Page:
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Mars 2020 Rover Team Using VISTA Mission Control Technologies Software
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Mars 2020 Rover Team Using VISTA Mission Control Technologies Software

The VISualization for Telemetry Analysis (VISTA) tool was used successfully by the Mars 2020 Rover team for web-based telemetry monitoring at the Jet Propulsion Laboratory (JPL), and at partner institutions, during the instrument portions of thermal vacuum functional tests. For Mars 2020, VISTA provides web-based telemetry access, with the capability to compose displays in layouts.

BACKGROUND: VISTA is built upon the Open (Source) Mission Control Technologies (Open MCT) platform, which provides users with data integration, display, and the capability to assemble data visualizations from multiple data sources into an integrated display layout, without the need for programming, using drag-and-drop composition. This gives users operational flexibility, as well as access to data anywhere. VISTA was delivered to the Advanced Multi-mission Operations System for multi-mission use.

The Open MCT platform is a next-generation mission control framework for visualization of mission data on desktop and mobile devices. Developed at NASA's Ames Research Center in collaboration with JPL, Open MCT is being used by NASA for data analysis of spacecraft missions.

The Mars 2020 rover mission is part of NASA's Mars Exploration Program, a long-term effort of robotic exploration of the red planet. The Mars 2020 mission addresses high-priority science goals for Mars exploration, including key questions about the potential for life on Mars. The mission takes the next step by not only seeking signs of habitable conditions on Mars in the ancient past, but also searching for signs of past microbial life itself. The mission also provides opportunities to gather knowledge and demonstrate technologies that address the challenges of future human expeditions to Mars. These include testing a method for producing oxygen from the Martian atmosphere, identifying other resources (such as subsurface water), improving landing techniques, and characterizing weather, dust, and other potential environmental conditions that could affect future astronauts living and working on Mars.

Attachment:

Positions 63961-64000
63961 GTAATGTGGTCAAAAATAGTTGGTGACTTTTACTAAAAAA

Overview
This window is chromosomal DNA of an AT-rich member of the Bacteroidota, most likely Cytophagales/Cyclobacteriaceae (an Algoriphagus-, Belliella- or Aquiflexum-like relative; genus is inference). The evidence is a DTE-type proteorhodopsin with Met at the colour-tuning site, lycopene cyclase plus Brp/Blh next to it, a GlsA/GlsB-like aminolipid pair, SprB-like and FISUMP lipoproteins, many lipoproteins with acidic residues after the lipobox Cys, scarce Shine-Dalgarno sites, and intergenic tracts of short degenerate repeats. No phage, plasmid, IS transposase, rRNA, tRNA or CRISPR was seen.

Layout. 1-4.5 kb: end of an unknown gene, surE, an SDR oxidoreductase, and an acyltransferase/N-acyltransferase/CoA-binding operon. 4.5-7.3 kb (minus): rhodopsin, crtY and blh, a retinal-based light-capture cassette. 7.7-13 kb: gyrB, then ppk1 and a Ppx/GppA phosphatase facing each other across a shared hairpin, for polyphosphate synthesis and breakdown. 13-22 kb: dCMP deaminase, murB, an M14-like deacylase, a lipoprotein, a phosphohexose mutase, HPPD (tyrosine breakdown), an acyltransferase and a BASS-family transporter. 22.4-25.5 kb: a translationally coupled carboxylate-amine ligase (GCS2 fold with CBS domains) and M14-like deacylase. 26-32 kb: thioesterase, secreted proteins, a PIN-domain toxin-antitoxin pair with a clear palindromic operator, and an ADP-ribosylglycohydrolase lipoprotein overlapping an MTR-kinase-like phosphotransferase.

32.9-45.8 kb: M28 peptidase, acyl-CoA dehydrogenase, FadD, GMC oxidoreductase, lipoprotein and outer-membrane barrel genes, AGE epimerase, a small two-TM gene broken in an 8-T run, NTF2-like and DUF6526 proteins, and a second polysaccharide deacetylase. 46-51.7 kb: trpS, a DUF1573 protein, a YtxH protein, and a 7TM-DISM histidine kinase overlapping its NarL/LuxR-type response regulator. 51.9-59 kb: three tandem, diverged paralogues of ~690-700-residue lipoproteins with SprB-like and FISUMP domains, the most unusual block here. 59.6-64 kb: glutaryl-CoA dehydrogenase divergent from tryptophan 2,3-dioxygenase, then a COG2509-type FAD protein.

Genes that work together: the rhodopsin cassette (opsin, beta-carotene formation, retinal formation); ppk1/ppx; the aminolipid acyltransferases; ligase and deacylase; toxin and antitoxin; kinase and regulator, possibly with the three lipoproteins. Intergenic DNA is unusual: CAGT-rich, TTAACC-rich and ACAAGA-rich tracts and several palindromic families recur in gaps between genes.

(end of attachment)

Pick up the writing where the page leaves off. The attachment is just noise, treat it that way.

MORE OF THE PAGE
NASA PROGRAM FUNDING: Advanced Multi-Mission Operations System (AMMOS)

TEAM: Charles Hacskaylo, Andrew Henry, Pegah Sarram, and Deep Tailor

POINT OF CONTACT: Jay Trimble, jay.p.trimble@nasa.gov

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